That means operatives like Law, who is a close ally of Mitch McConnell, will have millions more to spend attacking Democrats than protecting Republicans. "With relatively little risk, it just means that the cycle is almost entirely upside," he said.

Banking on advantages

The red state Democratic duo isn't without advantages. Tester and Brown are established, well-funded and remain pretty popular back home. A recent Morning Consult poll had Tester with an eye-popping 61% approval rating. But being likable and getting reelected aren't the same thing.

"I think that as a result of just our increasingly polarized electorate, voters are no longer looking at a vote for Senate as a vote for the person," said Taylor. "They're looking at it as a vote for who they want to control Congress."

Brown says his record as a progressive populist, with his support for unions and worker rights, still resonates in Ohio. He rejects the conventional wisdom that Democrats in states like his need to move to the middle to win. "Voters don't think in those terms. Pundits do, and maybe some reporters do, and maybe some of my colleagues do. But to me, it's 'Whose side are you on?'"

With Biden's sagging popularity and a sour national mood on the economy, Democrats want to make the "Whose side are you on?" question central to all of their campaigns when it comes to abortion. "It shouldn't be the United States Senate telling a woman how to make their other health care decisions. This is a little thing called freedom, the Montanans value in a big, big way," said Tester, previewing how he will frame the debate as a matter of personal liberty.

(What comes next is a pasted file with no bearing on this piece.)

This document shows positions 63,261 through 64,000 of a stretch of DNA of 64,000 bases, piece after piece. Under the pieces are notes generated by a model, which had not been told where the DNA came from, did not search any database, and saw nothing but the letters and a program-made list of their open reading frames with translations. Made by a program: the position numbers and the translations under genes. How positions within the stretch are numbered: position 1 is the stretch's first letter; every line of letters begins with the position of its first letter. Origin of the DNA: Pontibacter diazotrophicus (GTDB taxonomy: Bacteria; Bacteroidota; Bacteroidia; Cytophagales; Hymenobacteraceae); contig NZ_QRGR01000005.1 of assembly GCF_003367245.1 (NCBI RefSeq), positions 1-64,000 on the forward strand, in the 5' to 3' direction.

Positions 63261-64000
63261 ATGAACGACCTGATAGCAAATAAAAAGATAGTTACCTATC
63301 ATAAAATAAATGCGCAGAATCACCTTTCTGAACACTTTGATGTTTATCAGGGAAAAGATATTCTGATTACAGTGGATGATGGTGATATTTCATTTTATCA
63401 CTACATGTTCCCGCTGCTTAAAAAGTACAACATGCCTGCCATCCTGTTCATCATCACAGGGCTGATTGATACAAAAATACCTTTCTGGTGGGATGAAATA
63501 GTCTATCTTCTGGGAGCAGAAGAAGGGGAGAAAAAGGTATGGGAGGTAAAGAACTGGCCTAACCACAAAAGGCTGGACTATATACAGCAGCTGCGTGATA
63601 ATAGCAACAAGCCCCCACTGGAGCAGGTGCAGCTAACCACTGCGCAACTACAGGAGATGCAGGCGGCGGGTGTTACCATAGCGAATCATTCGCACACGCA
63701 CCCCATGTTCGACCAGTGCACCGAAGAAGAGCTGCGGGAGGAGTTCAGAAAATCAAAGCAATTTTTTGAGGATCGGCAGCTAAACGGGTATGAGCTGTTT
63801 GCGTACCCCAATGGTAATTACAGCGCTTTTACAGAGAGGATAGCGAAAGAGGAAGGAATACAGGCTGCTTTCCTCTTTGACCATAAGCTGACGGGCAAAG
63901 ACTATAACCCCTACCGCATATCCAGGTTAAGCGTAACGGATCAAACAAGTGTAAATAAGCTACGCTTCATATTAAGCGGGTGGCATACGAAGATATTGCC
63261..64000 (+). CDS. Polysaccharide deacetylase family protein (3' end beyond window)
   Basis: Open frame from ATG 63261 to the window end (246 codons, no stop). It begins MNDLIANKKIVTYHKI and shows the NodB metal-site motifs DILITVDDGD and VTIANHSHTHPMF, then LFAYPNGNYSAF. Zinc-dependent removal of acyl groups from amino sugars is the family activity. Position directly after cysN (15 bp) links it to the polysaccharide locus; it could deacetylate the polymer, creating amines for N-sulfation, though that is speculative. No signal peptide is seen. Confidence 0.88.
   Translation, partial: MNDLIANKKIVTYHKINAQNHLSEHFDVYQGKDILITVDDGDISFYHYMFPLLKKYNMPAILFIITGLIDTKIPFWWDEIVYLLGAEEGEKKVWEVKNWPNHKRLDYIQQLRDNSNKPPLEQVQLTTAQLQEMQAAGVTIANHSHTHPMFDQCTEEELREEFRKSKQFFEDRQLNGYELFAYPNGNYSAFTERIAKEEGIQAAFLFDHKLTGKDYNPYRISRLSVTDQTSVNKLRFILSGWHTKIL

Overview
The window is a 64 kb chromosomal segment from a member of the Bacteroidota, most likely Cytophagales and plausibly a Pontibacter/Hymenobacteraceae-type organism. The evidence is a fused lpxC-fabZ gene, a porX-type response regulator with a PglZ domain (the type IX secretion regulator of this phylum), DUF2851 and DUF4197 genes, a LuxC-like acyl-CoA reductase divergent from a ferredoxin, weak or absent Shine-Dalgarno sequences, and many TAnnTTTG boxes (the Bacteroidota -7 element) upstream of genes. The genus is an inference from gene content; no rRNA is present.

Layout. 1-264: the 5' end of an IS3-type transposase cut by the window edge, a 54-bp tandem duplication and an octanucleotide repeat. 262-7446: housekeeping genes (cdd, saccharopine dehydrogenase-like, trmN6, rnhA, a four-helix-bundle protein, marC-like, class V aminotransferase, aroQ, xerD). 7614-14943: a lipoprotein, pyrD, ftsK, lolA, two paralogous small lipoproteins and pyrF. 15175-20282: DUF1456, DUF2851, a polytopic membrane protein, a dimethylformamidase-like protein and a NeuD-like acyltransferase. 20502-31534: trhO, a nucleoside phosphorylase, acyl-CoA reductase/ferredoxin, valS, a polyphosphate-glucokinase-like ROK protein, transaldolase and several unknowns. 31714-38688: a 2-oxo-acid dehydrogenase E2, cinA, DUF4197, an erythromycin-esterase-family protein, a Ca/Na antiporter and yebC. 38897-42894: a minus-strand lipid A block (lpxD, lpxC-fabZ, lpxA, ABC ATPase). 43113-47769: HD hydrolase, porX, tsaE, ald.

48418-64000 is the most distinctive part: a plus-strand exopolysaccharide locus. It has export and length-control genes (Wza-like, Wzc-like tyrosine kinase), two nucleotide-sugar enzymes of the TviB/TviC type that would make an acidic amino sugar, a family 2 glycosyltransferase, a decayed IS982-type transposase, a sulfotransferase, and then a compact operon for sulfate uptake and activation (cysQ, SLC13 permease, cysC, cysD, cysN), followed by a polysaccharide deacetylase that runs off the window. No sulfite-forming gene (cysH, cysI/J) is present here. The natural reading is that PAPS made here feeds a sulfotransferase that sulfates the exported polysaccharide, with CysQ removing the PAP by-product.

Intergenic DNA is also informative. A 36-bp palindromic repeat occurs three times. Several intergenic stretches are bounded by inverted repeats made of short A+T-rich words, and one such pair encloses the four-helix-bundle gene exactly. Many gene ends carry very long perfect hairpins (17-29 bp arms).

All of the Republicans running in the Ohio primary support a national abortion ban, which if enacted, could supersede Ohio's recent referendum protecting abortion access. "Ohioans won't stand for [that]. We voted for this, and these politicians want to go off to Washington and are going to repeal it," said Brown.

Sean Trende, nonpartisan senior elections analyst for RealClearPolitics, said the country is still roiling from the 2022 Supreme Court decision to overturn Roe v. Wade. "I think the question of how the demise of [Roe v. Wade] plays into our politics, and how long it continues to upend it, is still very much an open question," he said.

Law concedes that Republican candidates have to do better articulating their views on abortion, or risk alienating swing voters. "They can't just put out a press release. They're going to have to spend campaign money to talk about it. They're going to have to deflect attacks and explain where they are. If they do, that, I think will be fine," he said.

Senate primary elections to determine GOP candidates begin in March.

Copyright 2024 NPR. To see more, visit https://www.npr.org.

Susan Davis
Susan Davis is a congressional correspondent for NPR and a co-host of the NPR Politics Podcast. She has covered Congress, elections, and national politics since 2002 for publications including USA TODAY, The Wall Street Journal, National Journal and Roll Call. She appears regularly on television and radio outlets to discuss congressional and national politics, and she is a contributor on PBS's Washington Week with Robert Costa. She is a graduate of American University in Washington, D.C., and a Philadelphia native.